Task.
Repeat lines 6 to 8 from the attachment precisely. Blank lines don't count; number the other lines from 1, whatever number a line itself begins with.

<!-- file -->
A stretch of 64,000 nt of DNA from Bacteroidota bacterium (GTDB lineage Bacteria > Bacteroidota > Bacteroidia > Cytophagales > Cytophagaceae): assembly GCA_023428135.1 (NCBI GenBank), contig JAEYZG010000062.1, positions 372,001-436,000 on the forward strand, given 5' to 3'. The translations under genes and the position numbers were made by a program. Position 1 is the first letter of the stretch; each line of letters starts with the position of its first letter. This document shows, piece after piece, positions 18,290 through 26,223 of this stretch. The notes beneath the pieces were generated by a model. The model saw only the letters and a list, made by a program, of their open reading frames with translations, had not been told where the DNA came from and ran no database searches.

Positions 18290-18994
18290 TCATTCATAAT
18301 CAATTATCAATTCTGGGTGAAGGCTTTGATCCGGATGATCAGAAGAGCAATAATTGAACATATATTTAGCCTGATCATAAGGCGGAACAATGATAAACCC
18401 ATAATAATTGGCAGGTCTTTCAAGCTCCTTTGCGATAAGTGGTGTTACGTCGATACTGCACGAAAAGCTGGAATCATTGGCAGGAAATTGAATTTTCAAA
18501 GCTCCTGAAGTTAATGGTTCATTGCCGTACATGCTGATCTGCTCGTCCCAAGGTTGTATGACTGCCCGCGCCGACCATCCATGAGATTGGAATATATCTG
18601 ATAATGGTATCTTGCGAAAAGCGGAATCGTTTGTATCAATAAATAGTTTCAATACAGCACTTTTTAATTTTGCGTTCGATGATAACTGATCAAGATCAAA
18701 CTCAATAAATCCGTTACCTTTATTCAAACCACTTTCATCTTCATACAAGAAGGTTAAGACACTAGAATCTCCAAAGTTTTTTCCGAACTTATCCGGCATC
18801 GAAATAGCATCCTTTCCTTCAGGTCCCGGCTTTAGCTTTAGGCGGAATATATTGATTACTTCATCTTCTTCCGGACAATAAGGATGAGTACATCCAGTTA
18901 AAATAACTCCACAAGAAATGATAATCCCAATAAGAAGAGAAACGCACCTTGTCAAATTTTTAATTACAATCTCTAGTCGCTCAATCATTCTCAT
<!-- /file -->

18501 GCTCCTGAAGTTAATGGTTCATTGCCGTACATGCTGATCTGCTCGTCCCAAGGTTGTATGACTGCCCGCGCCGACCATCCATGAGATTGGAATATATCTG
18601 ATAATGGTATCTTGCGAAAAGCGGAATCGTTTGTATCAATAAATAGTTTCAATACAGCACTTTTTAATTTTGCGTTCGATGATAACTGATCAAGATCAAA
18701 CTCAATAAATCCGTTACCTTTATTCAAACCACTTTCATCTTCATACAAGAAGGTTAAGACACTAGAATCTCCAAAGTTTTTTCCGAACTTATCCGGCATC